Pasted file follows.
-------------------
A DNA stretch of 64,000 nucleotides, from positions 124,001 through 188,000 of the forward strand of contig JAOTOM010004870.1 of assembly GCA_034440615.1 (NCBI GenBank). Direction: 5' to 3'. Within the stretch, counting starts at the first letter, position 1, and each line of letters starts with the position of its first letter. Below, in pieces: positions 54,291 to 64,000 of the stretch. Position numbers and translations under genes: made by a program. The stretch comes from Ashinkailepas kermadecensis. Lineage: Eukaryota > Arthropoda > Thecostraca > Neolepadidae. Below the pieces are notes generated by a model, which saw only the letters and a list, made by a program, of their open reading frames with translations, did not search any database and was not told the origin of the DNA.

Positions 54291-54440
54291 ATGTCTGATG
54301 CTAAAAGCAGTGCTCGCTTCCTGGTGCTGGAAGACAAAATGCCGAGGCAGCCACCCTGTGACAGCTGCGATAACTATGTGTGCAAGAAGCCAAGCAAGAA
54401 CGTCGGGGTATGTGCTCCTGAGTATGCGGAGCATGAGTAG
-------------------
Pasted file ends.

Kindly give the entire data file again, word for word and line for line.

A DNA stretch of 64,000 nucleotides, from positions 124,001 through 188,000 of the forward strand of contig JAOTOM010004870.1 of assembly GCA_034440615.1 (NCBI GenBank). Direction: 5' to 3'. Within the stretch, counting starts at the first letter, position 1, and each line of letters starts with the position of its first letter. Below, in pieces: positions 54,291 to 64,000 of the stretch. Position numbers and translations under genes: made by a program. The stretch comes from Ashinkailepas kermadecensis. Lineage: Eukaryota > Arthropoda > Thecostraca > Neolepadidae. Below the pieces are notes generated by a model, which saw only the letters and a list, made by a program, of their open reading frames with translations, did not search any database and was not told the origin of the DNA.

Positions 54291-54440
54291 ATGTCTGATG
54301 CTAAAAGCAGTGCTCGCTTCCTGGTGCTGGAAGACAAAATGCCGAGGCAGCCACCCTGTGACAGCTGCGATAACTATGTGTGCAAGAAGCCAAGCAAGAA
54401 CGTCGGGGTATGTGCTCCTGAGTATGCGGAGCATGAGTAG